Writer/Artist: James Chapman
Release Date: 14th November, 2015
Hot on the heels of a monumentally successful Kickstarter campaign that raised over £17,500 with just a £1,500 target, James Chapman’s genius creation Soundimals is back with a brand new book that looks at some of the different noises human beings make around the globe. How To Sneeze in Japanese is essentially more of the same from Chapman (if it ain’t broke don’t fix it, right?), as he breaks down the different sounds people make in different languages.
Not sure what I mean? Well, it’s like this…
It probably goes without saying, but there’s no narrative to be found here. No story, no characters, no shocking third-act plot twist. This is exactly what it claims to be – a book of illustrated onomatopoeia from around the world – and it’s absolutely glorious.
There’s something about the innocence and simplicity of Chapman’s illustrations that give the book an incredible amount of charm. Bright, bold colours and permanently smiling figures give the book a vibrant, all-ages appeal, although for my taste, Chapman’s animals are a little more impressive than his people, if only due to the inherent cuteness of seeing different types of pigs oinking in a variety of languages.
Chapman has carved out a truly unique niche here; a genuinely universal book that has something to offer children of all ages (even ones in their thirties, as I can enthusiastically confirm). From parents reading it to their children as a creative departure from “the cow says moo”-type picture books, to teenagers giggling at the different words for “fart”, to grown-ups like myself who are utterly charmed by the sheer brilliance of this idea, it’s safe to say that How To Sneeze In Japanese would make a worthy addition to any bookshelf.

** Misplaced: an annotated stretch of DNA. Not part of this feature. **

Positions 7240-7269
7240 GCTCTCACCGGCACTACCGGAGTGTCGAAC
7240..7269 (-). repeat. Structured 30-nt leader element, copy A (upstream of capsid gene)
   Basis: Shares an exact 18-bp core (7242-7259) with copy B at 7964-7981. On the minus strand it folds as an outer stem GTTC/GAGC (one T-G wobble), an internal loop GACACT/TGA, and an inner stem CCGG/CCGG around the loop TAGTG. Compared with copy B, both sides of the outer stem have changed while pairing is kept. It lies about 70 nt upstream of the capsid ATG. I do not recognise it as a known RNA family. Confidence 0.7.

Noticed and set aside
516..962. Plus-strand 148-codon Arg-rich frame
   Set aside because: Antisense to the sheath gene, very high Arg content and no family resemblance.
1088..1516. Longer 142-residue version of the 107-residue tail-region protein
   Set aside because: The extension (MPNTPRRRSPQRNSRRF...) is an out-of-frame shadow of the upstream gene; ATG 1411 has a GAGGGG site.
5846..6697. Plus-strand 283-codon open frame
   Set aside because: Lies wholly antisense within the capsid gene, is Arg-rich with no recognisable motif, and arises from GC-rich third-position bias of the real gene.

I’m loathe to bring up the C-word, but I’m going to anyway… with Christmas looming on the horizon, this is a book that a lot of people would love to find in their stocking. Last year, my wife and nephew each got a copy of James’ previous offering, and it’s a distinct possibility some of my family may be finding out what a burp sounds like in German this December 25th.
Oh, and as a side-note, I’m keeping my fingers crossed that one of the stretch goals that wasn’t quite achieved – a collection of Chapman’s Translated TV Show titles – makes it into print in the near future, as they’re absolutely bloody hilarious.
Soundimals: How to Sneeze In Japanese will be available at the Thought Bubble Festival in Leeds on the 14th and 15th of November. Make sure to follow the Soundimals Tumblr and Facebook pages for regular updates.